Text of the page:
I like to stalk fit chicks on Instagram. They’re strong, sexy, accomplished, and always seem to be supporting other women. So when I saw one of my favorites (who currently has over 1.4 million followers) was hosting a 4-week fitness challenge, I thought, what the hell, why not? It seemed simple enough: lift, eat, check in, repeat. I’m proud to say I completed the most intense meal and exercise plan I’ve ever done, and even if it’s not something I’ll stick with long term, I’m glad I gave it a try.
- I spent a TON of money. Healthy food isn’t necessarily more expensive than junk food, but I was eating about 50% more during the challenge than I usually would, and I felt that in my grocery budget. There was also an egg shortage in the city I live in, forcing me to go to multiple stores to find grossly overpriced egg whites (which I ate every. single. day.). The protein powder and BCAAs I was taking were not particularly cheap, and I can only imagine how much I would have spent at GNC if I’d opted to also purchase fat burners, pre-workouts, toners, sleep aids, etc.
- I was constantly in the bathroom. Persistently chugging water combined with the fact that the BCAA’s I was using were a mild diuretic meant I had to pee every 5 seconds, and that gets really annoying and disruptive to your life. Also, all the broccoli and protein shakes made me super gassy. My poor family tolerated being around me, anyway.
- I annoyed my friends and family. It turns out that no one likes being regularly turned down to hang out because you have to work out. They also don’t like when you go out to eat and order tilapia and asparagus when they’re scarfing down a calzone. People would say, “What’s going to happen to you if you skip one workout?” or “What’s going to happen if you eat one doughnut with me?” And I admit that nothing would have happened, but that attitude could lead to multiple skipped work outs and many cheat meals and I really wanted to give myself a chance to find out how my body would respond if I stuck to the plan. Most people didn’t understand that, and I could see that I was annoying them.
- I changed my metabolism. The first few days felt like I was constantly shoving food in my mouth when I wasn’t particularly hungry. By the end, I needed every single bite. I was eating more calories and more carbs than I ever would have picked if I’d made my own meal plan and I was also losing fat in the process.
- I leaned out. I have one of those bodies that holds fat in my stomach if I have any fat at all. I was able to lean out my midsection without starving myself or living on the treadmill. I wasn’t hungry often; I was just not particularly full or satisfied most of the time, either.
- I got stronger than I’d ever been. I can honestly say that I had more muscle mass and definition than I’ve ever had in my life, and was able to lift heavier, too. Strong is the new skinny, they say, and I am definitely digging my new bod.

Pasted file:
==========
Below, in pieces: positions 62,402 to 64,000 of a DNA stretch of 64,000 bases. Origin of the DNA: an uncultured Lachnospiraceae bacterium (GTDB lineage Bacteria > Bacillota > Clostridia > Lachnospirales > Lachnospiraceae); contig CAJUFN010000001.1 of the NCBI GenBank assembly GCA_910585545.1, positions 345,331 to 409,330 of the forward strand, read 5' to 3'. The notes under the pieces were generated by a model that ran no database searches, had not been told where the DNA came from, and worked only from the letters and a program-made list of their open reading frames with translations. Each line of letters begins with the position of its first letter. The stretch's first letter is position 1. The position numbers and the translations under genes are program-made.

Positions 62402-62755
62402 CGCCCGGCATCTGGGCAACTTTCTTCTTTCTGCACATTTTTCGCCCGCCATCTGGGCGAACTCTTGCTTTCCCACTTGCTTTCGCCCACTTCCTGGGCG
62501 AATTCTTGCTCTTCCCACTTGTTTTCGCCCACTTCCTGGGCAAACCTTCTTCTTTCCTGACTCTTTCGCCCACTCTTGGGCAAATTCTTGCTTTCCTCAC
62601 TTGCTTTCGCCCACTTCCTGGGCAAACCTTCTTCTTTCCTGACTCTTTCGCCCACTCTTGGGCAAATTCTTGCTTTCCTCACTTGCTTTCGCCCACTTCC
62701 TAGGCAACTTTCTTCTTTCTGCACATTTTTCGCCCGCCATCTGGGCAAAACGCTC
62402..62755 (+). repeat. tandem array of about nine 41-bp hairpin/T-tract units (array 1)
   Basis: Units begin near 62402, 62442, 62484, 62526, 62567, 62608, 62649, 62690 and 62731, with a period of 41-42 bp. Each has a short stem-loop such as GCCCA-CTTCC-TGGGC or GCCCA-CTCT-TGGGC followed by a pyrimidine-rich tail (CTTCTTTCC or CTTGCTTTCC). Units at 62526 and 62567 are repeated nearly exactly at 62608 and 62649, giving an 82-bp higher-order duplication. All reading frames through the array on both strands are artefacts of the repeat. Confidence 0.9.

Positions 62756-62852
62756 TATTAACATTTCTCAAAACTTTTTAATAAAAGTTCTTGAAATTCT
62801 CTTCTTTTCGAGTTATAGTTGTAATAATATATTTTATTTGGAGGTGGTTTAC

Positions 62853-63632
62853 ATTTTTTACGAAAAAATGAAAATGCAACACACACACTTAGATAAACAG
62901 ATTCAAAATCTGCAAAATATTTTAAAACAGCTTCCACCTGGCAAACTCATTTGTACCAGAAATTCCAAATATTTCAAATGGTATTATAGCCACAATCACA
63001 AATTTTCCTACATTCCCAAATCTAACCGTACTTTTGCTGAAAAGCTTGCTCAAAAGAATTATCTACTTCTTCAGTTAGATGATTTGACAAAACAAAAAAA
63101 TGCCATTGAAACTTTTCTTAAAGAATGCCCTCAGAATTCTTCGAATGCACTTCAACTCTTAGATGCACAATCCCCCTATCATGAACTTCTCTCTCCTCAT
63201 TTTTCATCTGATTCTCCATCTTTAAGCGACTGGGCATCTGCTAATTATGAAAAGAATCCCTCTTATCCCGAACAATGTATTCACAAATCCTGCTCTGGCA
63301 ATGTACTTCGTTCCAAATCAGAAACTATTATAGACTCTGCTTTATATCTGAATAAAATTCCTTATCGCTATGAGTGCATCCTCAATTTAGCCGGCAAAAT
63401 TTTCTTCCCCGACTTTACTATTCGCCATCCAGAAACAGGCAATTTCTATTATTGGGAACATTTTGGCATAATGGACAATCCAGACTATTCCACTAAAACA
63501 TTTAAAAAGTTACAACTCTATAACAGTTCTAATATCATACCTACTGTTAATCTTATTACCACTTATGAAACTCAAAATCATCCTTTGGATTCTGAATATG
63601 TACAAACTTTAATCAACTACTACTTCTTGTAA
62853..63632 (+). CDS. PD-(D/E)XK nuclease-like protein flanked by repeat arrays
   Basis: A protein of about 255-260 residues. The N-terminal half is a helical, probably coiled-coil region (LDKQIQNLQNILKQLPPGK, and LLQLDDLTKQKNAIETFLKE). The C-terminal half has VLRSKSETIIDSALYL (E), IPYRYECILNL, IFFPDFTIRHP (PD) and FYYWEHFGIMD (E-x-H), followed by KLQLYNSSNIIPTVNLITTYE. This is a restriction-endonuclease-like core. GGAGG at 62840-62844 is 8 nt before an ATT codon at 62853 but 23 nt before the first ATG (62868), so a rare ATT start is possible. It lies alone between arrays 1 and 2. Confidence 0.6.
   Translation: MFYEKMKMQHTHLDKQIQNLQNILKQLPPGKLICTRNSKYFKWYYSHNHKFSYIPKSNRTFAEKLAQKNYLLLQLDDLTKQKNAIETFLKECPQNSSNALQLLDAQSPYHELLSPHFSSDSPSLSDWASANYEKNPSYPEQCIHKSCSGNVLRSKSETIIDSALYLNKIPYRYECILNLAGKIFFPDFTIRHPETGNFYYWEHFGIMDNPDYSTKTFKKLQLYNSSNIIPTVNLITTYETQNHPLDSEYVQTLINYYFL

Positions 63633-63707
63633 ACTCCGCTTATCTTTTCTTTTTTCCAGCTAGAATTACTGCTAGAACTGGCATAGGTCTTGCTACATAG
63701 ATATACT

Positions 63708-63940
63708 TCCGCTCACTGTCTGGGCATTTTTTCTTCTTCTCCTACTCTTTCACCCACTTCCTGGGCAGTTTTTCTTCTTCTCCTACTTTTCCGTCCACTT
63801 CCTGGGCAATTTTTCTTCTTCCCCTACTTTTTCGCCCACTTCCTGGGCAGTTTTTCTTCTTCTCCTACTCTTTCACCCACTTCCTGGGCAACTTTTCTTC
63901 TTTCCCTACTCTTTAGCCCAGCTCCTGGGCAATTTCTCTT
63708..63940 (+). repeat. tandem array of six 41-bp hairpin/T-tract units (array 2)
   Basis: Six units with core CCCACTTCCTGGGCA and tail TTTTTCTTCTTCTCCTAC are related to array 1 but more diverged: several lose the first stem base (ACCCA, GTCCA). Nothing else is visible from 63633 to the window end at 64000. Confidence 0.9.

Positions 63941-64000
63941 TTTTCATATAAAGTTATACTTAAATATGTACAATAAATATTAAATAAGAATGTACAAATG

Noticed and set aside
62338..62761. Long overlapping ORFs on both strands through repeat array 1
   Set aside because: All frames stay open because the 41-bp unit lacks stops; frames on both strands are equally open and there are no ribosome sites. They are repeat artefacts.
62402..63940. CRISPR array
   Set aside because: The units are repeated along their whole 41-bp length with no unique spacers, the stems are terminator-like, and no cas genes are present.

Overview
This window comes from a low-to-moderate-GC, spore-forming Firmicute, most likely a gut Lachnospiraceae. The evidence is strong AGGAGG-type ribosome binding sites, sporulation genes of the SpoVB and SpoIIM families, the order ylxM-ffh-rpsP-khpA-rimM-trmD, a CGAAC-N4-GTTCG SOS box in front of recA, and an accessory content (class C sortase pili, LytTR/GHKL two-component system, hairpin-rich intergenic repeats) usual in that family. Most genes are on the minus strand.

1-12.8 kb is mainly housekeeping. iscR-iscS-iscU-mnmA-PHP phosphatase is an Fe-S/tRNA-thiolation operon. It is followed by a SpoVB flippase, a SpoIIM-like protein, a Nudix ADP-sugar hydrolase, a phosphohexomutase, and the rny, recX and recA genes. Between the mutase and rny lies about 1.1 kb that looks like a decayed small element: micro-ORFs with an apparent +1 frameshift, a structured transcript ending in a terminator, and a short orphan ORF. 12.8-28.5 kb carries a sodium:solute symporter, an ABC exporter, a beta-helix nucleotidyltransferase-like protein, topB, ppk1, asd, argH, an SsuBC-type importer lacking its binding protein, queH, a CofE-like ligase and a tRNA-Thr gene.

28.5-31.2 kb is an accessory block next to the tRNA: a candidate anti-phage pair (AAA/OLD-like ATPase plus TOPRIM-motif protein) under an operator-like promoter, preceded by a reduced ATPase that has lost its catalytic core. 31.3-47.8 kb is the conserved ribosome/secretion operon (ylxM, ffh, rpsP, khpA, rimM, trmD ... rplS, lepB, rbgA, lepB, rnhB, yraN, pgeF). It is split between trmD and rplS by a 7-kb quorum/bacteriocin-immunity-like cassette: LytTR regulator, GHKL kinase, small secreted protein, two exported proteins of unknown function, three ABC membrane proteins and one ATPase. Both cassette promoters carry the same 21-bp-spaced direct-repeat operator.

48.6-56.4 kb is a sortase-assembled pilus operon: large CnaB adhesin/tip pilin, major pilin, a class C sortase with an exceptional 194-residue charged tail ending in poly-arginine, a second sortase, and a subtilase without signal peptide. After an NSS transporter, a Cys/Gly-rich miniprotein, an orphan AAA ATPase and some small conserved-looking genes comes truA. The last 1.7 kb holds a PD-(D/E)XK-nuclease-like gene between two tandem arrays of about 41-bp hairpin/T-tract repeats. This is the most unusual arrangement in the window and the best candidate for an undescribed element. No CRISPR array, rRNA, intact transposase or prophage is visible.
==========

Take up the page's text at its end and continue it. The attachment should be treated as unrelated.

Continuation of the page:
- I got a lot of support. For the amount of money I paid to enter this challenge, I was not expecting the level of contact and support that I received. I hate going to the gym, and she was super cool about providing me with 3048320 modifications to my exercise plan to fit the equipment I have in my home gym. I got weekly check-ins and a lot of positivity, and any questions or concerns I had were generally answered within 24 hours.
- I felt like CRAP when I stopped. I know that you’re supposed to ease back in to your usual eating routine and I’ve heard horror stories of what can happen to your body if you go on a wild streak after being on a restrictive diet. I didn’t go nuts after, although I did indulge in too much pizza and beer for Sunday Funday when it was over. The combination of adding back in sugar, dairy, and alcohol and dropping down calories and water intake made me feel like CRAP. I had headaches and low energy. I’m sure this could have been avoided if I’d been smarter about the transition back to average person life, which I meant to be, but turns out I used up all my willpower during the challenge.
- I didn’t win any money. I’d be lying if I said I didn’t care about placing. I worked my ass off and it showed! But overall, the satisfaction of completing something this difficult combined with my results was absolutely a win in itself. The money I spent entering the contest was still significantly less than it would have cost me to get a meal and workout plan from a trainer at my local gym, so I don’t regret entering from a financial standpoint. If you’re considering entering one of these contests and are willing to work hard, sacrifice, and stick to the plan, I would say yes, it is absolutely worth it. Because you are worth giving yourself a chance to change, even if that change doesn’t involve winning any money.